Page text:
Extremist recruiting is ‘much more about trying to inspire lone actor or small cell terror attacks now,’ experts have said
Extremists are constantly changing the language they use to evade moderation on social media sites like Instagram and YouTube as a ‘vital’ tool to recruit terrorists, an expert has said.
Researcher of far-right extremism at anti-extremism watchdog HOPE not Hate Patrik Hermansson said some of the main techniques used by extremists are propaganda and direct messaging potential recruits.
“They use YouTube and live streaming to promote their ideas and also so people can get in touch with them,” he told i.
“But then you have more specific groups, smaller groups who are action oriented and will actually plan to use violence. They actually reach out to people and send direct messages, asking them to join.”
He said extremist recruiters will set up accounts that promote certain ideals and then evade social media moderation by using coded language or being deliberately vague on their intentions.
For example, extremists may deliberately mispell certain key words to avoid detection and moderation on social media platforms.
“They always develop new ways of speaking,” Mr Hermansson said.
His remarks come after a taxi exploded outside the Liverpool Women’s Hospital on Remembrance Sunday. Police declared it a terrorist attack that they suspect was carried out by 32-year-old Emad Al Swealmeen who died in the explosion.
The UK’s terror threat level has been raised from “substantial” to “severe” in response, meaning an attack is now judged to be “highly likely”.
i found one YouTube profile for a Moroccan-born Islamist preacher listed on the Counter Extremism Project’s Extremist Database, who is said to have played a role in radicalising a suicide bomber through sermons at a Paris mosque.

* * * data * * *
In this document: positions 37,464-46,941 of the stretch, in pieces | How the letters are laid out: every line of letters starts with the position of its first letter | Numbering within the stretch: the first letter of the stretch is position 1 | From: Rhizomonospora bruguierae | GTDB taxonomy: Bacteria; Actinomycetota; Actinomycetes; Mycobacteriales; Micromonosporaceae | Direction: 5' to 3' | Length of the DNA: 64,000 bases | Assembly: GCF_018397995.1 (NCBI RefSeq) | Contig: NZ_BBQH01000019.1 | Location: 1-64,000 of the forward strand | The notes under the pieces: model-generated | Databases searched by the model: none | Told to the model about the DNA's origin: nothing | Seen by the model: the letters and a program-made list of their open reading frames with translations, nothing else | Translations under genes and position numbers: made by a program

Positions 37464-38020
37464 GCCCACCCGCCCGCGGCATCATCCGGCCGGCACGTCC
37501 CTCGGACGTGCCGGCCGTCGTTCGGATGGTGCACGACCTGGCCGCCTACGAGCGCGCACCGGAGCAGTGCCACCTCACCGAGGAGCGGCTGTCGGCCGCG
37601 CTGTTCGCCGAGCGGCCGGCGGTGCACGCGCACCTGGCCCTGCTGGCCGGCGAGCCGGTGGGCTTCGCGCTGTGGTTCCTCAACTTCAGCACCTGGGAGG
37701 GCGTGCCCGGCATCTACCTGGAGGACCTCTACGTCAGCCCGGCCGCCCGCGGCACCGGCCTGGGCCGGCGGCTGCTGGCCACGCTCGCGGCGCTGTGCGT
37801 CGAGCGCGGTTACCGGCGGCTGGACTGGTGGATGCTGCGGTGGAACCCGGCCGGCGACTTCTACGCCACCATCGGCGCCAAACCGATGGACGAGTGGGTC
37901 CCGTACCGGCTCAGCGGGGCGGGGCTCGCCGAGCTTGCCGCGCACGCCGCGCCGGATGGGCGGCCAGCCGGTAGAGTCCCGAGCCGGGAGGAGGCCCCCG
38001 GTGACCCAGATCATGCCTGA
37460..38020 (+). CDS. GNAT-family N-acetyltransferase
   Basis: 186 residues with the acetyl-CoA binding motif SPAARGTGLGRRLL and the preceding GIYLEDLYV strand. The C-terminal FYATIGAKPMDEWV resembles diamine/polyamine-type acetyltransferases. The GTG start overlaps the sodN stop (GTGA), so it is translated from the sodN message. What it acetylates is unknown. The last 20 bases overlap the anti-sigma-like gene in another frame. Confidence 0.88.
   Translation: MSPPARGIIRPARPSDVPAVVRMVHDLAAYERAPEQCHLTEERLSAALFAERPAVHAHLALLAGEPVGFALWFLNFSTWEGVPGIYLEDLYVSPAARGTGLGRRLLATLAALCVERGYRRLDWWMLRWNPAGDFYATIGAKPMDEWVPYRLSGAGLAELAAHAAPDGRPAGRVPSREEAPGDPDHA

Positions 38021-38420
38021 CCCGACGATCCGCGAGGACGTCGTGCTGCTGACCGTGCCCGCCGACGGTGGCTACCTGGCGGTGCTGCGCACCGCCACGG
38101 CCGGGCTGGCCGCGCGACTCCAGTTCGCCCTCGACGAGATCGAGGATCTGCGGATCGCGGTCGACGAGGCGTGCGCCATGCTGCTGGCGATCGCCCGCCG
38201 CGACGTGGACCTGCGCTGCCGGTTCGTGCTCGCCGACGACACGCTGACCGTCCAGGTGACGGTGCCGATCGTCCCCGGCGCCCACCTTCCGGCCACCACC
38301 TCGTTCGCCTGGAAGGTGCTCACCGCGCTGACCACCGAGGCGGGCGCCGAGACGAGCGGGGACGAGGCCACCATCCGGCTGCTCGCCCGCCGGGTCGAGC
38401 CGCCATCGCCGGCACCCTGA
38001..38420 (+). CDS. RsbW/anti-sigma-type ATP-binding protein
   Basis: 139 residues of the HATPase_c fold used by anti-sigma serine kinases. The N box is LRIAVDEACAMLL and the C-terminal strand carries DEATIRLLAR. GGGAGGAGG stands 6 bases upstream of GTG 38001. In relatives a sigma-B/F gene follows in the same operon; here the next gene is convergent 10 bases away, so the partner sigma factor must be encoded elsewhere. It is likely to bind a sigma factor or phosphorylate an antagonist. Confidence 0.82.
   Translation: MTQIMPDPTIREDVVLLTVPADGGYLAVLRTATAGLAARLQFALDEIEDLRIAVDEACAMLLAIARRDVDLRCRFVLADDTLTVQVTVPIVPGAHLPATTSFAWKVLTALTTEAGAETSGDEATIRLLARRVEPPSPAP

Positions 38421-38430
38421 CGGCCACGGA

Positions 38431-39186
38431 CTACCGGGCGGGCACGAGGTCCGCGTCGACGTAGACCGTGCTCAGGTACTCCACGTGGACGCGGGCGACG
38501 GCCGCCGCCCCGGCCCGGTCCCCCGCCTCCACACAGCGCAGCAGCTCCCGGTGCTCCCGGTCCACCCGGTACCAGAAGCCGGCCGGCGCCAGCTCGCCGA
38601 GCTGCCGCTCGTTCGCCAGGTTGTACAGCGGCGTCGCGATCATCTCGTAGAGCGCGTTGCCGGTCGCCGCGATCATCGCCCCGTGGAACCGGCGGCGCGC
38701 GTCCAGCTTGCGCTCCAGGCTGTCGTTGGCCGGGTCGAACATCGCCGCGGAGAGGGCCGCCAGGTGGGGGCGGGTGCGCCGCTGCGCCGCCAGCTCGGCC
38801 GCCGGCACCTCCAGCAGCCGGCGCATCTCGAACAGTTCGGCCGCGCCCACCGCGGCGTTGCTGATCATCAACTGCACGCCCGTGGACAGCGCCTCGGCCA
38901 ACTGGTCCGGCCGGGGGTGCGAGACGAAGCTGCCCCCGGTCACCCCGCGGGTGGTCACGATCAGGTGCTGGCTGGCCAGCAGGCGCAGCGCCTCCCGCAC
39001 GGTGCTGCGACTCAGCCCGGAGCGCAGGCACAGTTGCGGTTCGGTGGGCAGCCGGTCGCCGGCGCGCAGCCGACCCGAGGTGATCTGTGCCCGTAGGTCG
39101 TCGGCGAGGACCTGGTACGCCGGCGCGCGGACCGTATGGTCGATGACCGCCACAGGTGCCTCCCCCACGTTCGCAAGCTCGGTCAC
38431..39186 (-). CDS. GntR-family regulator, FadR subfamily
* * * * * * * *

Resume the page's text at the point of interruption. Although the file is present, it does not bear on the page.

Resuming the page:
But some terror suspects do work alone as “self-motivated” extremists, Dr Dan Lomas, lecturer in intelligence and security studies at Brunel University, told i.
Joe Whittaker is a Lecturer in cyber threats, criminology, sociology and social policy at Swansea University and told i extremist recruiting is “much more about trying to inspire lone actor or small cell terror attacks now, whereas in previous decades, people may have gone to a training camps abroad to join Al-Qaeda or even traveled to the caliphate to go and live in Islamic State.”
Since travel became much more difficult in the pandemic, “groups have worked to establish much smaller control links to try and inspire people to do things on their own,” he said.
A spokesperson for Meta, the owners of Facebook and Instagram, said: “We ban those engaged in terrorism or organised violence from our platforms, and remove content that praises, supports or represents these people or groups and their activities whenever we find it.
“We have a team of more than 350 counterterrorism specialists works with experts around the world to help make sure we’re keeping up with evolving trends and adversarial shifts in behaviour, both online and offline.
“Between July and September, we removed over 10 million pieces of terrorist content from Facebook and Instagram, over 99% of which we found using our technology before anyone reported it. We know terrorists are always adapting, which is why we’ll continue to do the same.”
YouTube removed 431,355 videos (6.9 per cent of total removals) and over 13,861 channels (0.3 per cent) for violating its policies on promotion of violence or violent extremism.
The platform said that out of every 10,000 views on the platform 19 to 21 came from violative content.
It encourages users to flag material they believe is inappropriate and if it breaks guidelines and threatens violence, the platform will remove it.